During the hectic process of adopting a child, your own physical, mental and emotional needs are often overlooked. But in order to be ready to care for your new child, you’ll need to make sure you’re cared for yourself, too.

Here are nine things that will be important for your self-care during “the wait:”

1. Avoid thinking about adoption all the time

Becoming a parent is, of course, the biggest thing you have going on in your life right now. But fixating on the adoption or trying to control the process isn’t going to make things happen any faster. It’s only going to wear you down.

It’s hard to break cyclical thoughts and feelings. You might benefit from the help of a counselor, especially if you find that you’re losing sleep or becoming depressed. However, some simple, everyday things you can do to distract yourself  include getting up and immediately working out, doing some yoga, testing out a new healthy recipe, or opening a new book — anything to shift your mindset to something constructive or positive.

2. Don’t compare yourself to others

Easier said than done, right? But American Adoptions has been doing this since 1991, and we see how often hopeful adoptive parents will compare their wait time and process to that of another family’s. It’s not that simple.

Because every prospective birth mother is different and will be looking for different qualities in her ideal family, there is no formula for adoption. No two experiences are alike. We can tell you our agency’s average statistics, but we’ll also remind you that some of our adoptive parents wait more than a year while others wait only a few days to be placed with a child.

Ultimately, comparing yourself to others will only be harmful. Your experience is unique.

3. Focus on the positives

You’ve likely had a hard road to adoption. And the adoption process itself can be very difficult at times. But try to center your thoughts on the positives. There are so many moments of beauty entirely unique to adoption that others won’t get to experience.

The moment when a woman makes the monumental, humbling choice to have you raise her child. Getting to know and love her as her own person. Holding your baby for the first time. Seeing your child interact with his or her birth family in the years to come. Knowing how loved your child is by so many people.

You have a lot to look forward to. It’s hard when you feel like these experiences will never come, but they will, and the wait will have been worth it.

4. Take a trip

Many couples have a “babymoon” before the arrival of a new child. Plan one for yourselves! It doesn’t have to be lavish, and you don’t have to go far — even just a weekend visiting friends or family can be a nice change of pace.

You won’t be able to travel as often when you have a newborn in tow, so take advantage of this time together. To that end…

5. Have something to look forward to

Even if it’s small, like lunch with someone you haven’t seen in a long time, have one thing planned every couple weeks that you’re looking forward to. Plan it yourself, if you have to!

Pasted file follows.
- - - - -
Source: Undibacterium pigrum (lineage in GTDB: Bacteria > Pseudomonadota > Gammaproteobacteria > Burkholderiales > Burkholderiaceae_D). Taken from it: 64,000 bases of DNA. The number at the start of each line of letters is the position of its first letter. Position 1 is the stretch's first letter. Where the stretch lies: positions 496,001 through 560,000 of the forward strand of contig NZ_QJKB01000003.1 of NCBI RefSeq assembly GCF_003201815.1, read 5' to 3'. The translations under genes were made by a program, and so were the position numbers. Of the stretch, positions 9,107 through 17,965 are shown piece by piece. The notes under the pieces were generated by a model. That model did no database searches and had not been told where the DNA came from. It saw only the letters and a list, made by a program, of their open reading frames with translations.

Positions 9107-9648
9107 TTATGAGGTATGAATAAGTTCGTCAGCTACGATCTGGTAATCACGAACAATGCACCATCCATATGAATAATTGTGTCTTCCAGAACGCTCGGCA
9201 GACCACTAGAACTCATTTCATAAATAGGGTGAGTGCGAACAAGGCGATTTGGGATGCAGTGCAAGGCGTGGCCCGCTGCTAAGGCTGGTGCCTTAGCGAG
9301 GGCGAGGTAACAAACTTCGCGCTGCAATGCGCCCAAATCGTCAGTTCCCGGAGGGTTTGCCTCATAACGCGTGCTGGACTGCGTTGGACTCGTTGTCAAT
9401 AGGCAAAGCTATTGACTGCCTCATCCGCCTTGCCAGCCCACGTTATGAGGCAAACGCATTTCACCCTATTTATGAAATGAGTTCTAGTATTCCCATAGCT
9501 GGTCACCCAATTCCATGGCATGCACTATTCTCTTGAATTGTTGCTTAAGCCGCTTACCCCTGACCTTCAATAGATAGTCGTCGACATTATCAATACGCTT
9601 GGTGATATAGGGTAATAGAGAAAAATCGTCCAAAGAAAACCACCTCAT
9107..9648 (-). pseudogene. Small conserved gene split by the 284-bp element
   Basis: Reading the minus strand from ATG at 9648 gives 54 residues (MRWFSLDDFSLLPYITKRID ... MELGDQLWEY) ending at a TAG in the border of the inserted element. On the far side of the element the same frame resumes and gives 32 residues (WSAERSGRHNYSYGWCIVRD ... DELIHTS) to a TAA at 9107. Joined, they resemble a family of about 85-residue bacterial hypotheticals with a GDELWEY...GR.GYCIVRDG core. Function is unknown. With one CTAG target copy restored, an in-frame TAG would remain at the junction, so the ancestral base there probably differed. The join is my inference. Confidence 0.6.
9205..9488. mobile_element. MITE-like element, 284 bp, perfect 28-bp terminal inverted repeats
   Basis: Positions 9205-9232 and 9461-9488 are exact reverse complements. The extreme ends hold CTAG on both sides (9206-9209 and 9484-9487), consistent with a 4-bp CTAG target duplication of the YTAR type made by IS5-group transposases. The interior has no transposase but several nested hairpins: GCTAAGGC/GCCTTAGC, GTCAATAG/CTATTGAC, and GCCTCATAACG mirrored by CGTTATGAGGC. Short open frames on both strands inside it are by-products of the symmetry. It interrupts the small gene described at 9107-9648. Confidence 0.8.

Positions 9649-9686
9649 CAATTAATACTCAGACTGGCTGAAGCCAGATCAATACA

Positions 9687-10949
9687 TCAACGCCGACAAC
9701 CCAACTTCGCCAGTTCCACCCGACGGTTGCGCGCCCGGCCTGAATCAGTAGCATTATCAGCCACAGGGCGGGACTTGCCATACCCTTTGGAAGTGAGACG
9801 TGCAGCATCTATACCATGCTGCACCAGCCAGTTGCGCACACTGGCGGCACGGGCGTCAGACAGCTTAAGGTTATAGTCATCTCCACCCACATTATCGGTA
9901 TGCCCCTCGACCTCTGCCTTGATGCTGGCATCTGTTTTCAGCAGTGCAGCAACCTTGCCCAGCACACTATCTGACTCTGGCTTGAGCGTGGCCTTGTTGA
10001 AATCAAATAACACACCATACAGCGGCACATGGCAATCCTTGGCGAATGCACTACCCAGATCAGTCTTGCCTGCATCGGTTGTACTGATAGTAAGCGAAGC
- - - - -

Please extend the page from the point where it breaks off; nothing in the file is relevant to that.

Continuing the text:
A camping trip, a date night, concert, party — whatever it is, always have something on your calendar that you’re excited about. It’ll keep your mind off of “the wait,” and you’ll have a lot of fun in the process. You won’t be able to do as much of this when you have a new baby at home!

6. Spend time with friends

There are few things more comforting than a good conversation with a friend. Talk about the adoption, or chat about anything but. Whatever you need, your friends will support you.

Not only will this feel uplifting for you and improve your relationships, it’ll be good to spend some quality time together before you have a baby that requires your time and attention.

7. Set aside time for relaxation

Even just half an hour a day will help you take care of yourself physically, mentally and emotionally. Whatever you do to relax, make sure you’re not skipping out on it in the hustle of the adoption process.

Take a warm bath, meditate, have some tea, stretch, read, listen to music or a podcast, or go for a long walk.

8. Check in with yourself

How are you feeling physically? Are you drinking enough water? Eating healthily? Getting enough exercise and sleep? It may seem silly, but your physical health greatly impacts your mental and emotional state and, when you’re busy with the adoption process, you may be putting your physical needs aside.

How are you feeling emotionally? Can you put a name to what you’re feeling? Have you expressed what you want or need to the appropriate people? Have you thought about things you’re grateful for today, or have you thought primarily negative things?

Set aside a little time at the end of each day to make sure you’re taking care of yourself physically and emotionally. The two often go hand in hand.

9. Check in with your spouse

The adoption process can be tough on relationships, but it’s also something that can bring you closer together. Each person will likely have their own way of handling the ups and downs of adoption, and it can be hard to feel like you’re experiencing it separately or that you’re not on the same page.

More than ever, communication will be key. Verbally expressing your gratitude for big and small moments with your spouse, telling them that you support them, talking through each of your emotions throughout the process, and letting them know that you’re on the same team will be important. Spending quality time together before the arrival of your child will also be invaluable.

Self-care can sometimes seem optional or luxurious. But really, it’s the small, necessary things we do for ourselves every day that keep us healthy, strong and positive.

Remember that you can always reach out to your American Adoptions specialist if you need support during this time.